]. Nevertheless, despite mounting evidence on extensive roles of vitamin D in regulating immune responses, these two potentially “actionable” cancer prevention agents have seldom been considered together. One previous study demonstrated a clear synergistic effect between calcitriol and NSAIDs on inhibiting the growth of prostate cancer cells in vitro
]. Our study based on a cohort of breast cancer patients demonstrates for the first time that such synergistic effects may also exist in breast cancer, and calls for future prospective studies to evaluate the combined use of vitamin D and NSAIDs for cancer prevention and prognosis.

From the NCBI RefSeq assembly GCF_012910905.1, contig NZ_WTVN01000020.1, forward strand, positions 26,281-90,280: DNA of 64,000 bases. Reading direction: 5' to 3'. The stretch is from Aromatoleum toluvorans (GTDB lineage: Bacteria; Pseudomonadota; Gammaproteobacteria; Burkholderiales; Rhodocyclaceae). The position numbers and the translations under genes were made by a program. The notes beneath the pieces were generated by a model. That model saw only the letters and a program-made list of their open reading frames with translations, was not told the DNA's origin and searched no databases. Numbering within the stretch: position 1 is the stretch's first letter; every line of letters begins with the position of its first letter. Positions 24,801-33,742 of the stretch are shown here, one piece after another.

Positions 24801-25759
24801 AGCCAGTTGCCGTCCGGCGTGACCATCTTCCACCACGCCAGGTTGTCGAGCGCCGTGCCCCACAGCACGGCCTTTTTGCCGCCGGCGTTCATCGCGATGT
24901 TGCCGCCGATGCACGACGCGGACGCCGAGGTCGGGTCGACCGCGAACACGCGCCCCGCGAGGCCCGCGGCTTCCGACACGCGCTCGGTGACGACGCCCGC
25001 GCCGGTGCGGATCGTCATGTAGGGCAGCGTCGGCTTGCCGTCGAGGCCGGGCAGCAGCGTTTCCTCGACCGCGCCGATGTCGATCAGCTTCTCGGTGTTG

A limitation of our study is that blood samples were drawn at the time of diagnosis, and may not necessarily reflect etiologic events but rather, could be the result of disease onset or progression. Although the average time from diagnosis to the time of blood draw was relatively short (27 days), and the majority of blood samples were collected before any treatment (92%), we still cannot exclude a possibility of reverse causal relationships between blood analytes and breast cancer aggressive characteristics. However, exclusion of the samples collected after the initiation of treatment had little impact on the results. Another limitation of our study is the relatively small number of patients included in the analysis, particularly in subgroup analyses among premenopausal women. As a result, none of the interaction tests reached statistical significance when multiple comparison error was considered. Due to the concern of multiple testing, we refrained from analyzing the interactions between 25OHD and all cytokines and their ratios examined in our previous study, but instead focused on those shown significant main effects. However, it is possible that significant interactions exist even without significant main effects. In our previous analyses of the main effects of 25OHD and cytokines, we examined both ER status and triple-negative subtype vs. luminal A subtype. However, when examining the combinational associations between 25ODH and cytokines, the numbers of triple-negative breast cancer patients were rather limited, especially after stratifying by menopausal status. Although associations for triple negative breast cancer were similar to those reported here for ER status, that women with low 25OHD and high cytokine were most likely to have triple negative breast cancer vs. luminal A subtype (data not shown), the confidence intervals of the ORs were very wide; thus, we reported only the results of ER status.